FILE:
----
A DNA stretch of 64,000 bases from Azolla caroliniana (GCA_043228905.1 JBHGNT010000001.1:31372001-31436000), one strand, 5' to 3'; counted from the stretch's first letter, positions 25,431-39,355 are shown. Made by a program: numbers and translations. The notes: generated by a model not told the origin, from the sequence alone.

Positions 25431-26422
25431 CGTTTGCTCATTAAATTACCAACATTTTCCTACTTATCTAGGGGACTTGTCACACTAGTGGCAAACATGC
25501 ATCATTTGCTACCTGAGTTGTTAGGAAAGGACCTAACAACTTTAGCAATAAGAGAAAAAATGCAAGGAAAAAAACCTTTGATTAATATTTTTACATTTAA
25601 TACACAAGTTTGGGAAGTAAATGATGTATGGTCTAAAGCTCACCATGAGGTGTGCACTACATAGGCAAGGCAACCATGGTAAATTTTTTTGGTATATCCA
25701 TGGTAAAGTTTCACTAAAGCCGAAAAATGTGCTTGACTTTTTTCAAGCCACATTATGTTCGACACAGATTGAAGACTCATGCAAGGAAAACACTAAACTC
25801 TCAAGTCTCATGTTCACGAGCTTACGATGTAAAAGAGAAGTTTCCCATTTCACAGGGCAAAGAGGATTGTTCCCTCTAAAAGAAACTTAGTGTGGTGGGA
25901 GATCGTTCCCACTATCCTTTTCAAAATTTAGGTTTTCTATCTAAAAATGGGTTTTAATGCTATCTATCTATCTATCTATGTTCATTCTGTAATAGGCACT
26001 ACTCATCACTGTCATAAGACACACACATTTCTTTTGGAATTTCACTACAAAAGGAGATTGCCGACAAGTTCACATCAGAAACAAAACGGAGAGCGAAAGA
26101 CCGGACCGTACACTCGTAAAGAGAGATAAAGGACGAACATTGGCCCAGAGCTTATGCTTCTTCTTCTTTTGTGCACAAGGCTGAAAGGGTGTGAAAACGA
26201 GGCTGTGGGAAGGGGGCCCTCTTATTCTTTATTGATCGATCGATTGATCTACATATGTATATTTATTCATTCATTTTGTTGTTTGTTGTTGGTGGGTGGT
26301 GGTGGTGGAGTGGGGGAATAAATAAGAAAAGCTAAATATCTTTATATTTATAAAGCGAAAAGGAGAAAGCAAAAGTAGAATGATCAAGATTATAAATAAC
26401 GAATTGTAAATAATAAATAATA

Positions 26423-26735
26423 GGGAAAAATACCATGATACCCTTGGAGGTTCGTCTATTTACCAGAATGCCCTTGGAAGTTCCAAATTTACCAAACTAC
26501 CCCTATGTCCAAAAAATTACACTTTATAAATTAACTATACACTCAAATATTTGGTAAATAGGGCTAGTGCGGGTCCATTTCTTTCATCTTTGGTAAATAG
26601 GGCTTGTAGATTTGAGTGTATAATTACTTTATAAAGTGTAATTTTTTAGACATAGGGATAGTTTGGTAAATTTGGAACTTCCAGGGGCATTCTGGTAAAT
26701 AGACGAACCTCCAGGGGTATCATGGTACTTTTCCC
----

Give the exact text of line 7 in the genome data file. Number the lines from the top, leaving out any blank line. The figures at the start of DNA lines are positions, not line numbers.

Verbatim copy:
25801 TCAAGTCTCATGTTCACGAGCTTACGATGTAAAAGAGAAGTTTCCCATTTCACAGGGCAAAGAGGATTGTTCCCTCTAAAAGAAACTTAGTGTGGTGGGA